I spent a part of 2010 wondering what David Tennant would have done with Stephen Moffat’s scripts, but the 2011 scripts are completely tailored to Matt Smith’s portrayal of the Doctor.   I can’t imagine Ten in these 2011 scripts.  This is not to say I can’t see DT playing them.  Of course he could, he’s a great actor.  But having the Tenth incarnation of the Doctor in the scripts would change everything because he was a fully formed character.  You need a new version of the Doctor to play these scripts.  You can convince yourself that you don’t fully know his character and I suppose you can doubt yourself when you wonder if the Doctor would really do these things.

The one thing that Matt Smith really brings to the role is a real sense of disbelief that he could ever be seen as anything but a power for good.  No matter how he has used his power, the Doctor has always been sure of his belief that he uses it on the side of right.  Even when he does terrible things.  The Doctor comes in at the last moment and saves the day.  The Doctor is who everyone looks to when the day needs saving. And last season he found out that all of his traditional enemies blamed him for the rift in the Universe and this season he finds out that his use of all this power, unchecked, has resulted in the Universe being terrified of him.  That a nice young girl thinks of him only as a great warrior. It really seems to shock him.

Perhaps this isn’t just the season that the Doctor visits America.  Perhaps this is the season that Stephen Moffat uses the Doctor as a metaphor for America in the 21st century.

Or not.

Anyway, on the whole I’m liking the season but I wish they hadn’t split it up and I’m somewhat worried that Moffat is going to let the changes to the Doctor get out of hand.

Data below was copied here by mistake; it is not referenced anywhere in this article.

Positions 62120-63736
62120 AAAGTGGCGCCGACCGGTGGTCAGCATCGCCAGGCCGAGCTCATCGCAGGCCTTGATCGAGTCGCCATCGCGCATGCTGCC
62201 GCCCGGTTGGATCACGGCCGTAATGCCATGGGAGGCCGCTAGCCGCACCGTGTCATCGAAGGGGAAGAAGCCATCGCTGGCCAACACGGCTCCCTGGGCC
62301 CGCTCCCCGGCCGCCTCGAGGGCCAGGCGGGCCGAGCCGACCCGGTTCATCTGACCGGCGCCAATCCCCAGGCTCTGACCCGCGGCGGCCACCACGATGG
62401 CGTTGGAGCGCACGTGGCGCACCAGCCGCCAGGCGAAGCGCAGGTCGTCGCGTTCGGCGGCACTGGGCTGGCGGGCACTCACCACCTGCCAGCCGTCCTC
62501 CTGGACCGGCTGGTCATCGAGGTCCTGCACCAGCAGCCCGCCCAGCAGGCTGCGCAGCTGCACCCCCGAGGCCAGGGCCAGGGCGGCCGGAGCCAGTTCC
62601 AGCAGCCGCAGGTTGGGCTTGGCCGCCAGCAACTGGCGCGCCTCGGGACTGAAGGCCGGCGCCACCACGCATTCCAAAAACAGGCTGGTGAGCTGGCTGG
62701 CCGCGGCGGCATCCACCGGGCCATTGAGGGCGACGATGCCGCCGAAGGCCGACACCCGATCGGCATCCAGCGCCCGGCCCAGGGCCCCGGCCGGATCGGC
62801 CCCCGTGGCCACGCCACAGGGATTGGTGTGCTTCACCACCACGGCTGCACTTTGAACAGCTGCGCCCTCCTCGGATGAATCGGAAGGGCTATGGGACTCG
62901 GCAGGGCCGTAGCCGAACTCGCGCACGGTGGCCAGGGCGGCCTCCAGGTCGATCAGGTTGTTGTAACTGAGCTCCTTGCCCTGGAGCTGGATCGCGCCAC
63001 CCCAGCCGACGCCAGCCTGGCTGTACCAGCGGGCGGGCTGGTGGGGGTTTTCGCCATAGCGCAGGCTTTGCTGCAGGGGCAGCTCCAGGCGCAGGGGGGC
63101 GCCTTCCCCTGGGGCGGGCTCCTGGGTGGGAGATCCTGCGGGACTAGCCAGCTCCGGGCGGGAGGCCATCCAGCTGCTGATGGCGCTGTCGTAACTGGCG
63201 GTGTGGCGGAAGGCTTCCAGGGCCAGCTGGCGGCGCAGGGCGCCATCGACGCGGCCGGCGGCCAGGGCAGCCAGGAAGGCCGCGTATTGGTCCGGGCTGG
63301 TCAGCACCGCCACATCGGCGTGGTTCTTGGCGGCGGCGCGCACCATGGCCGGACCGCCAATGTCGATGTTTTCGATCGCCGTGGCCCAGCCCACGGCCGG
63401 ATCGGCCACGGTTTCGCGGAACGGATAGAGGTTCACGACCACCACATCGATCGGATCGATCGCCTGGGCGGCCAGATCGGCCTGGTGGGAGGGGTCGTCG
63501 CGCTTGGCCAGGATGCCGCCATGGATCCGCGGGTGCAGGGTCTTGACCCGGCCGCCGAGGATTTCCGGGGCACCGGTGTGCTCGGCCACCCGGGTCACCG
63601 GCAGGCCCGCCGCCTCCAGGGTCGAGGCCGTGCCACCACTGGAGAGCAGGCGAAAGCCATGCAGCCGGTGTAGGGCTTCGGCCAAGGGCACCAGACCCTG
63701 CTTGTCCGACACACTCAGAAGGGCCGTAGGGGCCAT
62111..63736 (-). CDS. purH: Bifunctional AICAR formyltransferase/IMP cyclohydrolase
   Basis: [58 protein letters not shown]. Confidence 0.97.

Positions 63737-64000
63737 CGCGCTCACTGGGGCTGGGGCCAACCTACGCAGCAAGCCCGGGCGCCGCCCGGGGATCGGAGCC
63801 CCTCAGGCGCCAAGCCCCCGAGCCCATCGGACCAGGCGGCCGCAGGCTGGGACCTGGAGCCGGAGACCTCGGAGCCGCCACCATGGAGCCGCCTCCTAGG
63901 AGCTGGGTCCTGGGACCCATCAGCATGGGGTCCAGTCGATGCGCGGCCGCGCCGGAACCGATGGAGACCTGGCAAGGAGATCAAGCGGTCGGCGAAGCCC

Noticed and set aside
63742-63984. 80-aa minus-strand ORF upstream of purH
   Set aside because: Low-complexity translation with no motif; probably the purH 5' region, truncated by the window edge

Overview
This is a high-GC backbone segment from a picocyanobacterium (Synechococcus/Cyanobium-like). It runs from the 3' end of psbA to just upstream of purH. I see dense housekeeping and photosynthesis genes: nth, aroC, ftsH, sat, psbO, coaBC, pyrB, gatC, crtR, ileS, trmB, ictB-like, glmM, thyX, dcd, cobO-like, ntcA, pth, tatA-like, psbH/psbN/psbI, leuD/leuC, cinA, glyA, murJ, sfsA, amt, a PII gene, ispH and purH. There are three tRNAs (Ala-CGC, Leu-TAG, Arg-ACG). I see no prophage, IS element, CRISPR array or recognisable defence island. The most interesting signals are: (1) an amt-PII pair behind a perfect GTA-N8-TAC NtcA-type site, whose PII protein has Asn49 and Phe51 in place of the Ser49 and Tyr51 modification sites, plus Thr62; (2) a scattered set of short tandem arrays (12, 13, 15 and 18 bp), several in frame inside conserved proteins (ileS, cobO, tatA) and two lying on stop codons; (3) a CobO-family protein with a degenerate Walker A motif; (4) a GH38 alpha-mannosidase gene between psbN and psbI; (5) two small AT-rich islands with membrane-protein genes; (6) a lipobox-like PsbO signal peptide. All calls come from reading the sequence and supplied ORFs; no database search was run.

A few odds and ends:
  • It is interesting that when I first saw the Flesh I thought “Oh, this is a way to get the older River out of the computer.”  But then the Flesh were portrayed as dangerous and I wasn’t so sure.  Some of them became fully human, but others turned into monsters (literally).  The Doctor made a big deal about Amy being prejudiced and yet then he destroyed Flesh Amy without a qualm.  So maybe it isn’t such a good idea to put River’s consciousness into the Flesh.

  • Was the Doctor who died at the beginning the regeneration of the Flesh Doctor? But Amy asked if it was a clone or a duplicate and  old Canton said it was most certainly the Doctor (although how could he know?).  Maybe technically a regenerated Flesh Doctor is the real Doctor?  I wondered where the TARDIS was in that scene and why was the Doctor was driving a station wagon.  And if he was the Flesh how did he have a matching TARDIS blue diary to compare with River? Unless she never realized there were two Doctors (if there are two Doctors).   Rory even said something like that to her at the Prison, joking about there being two Doctors.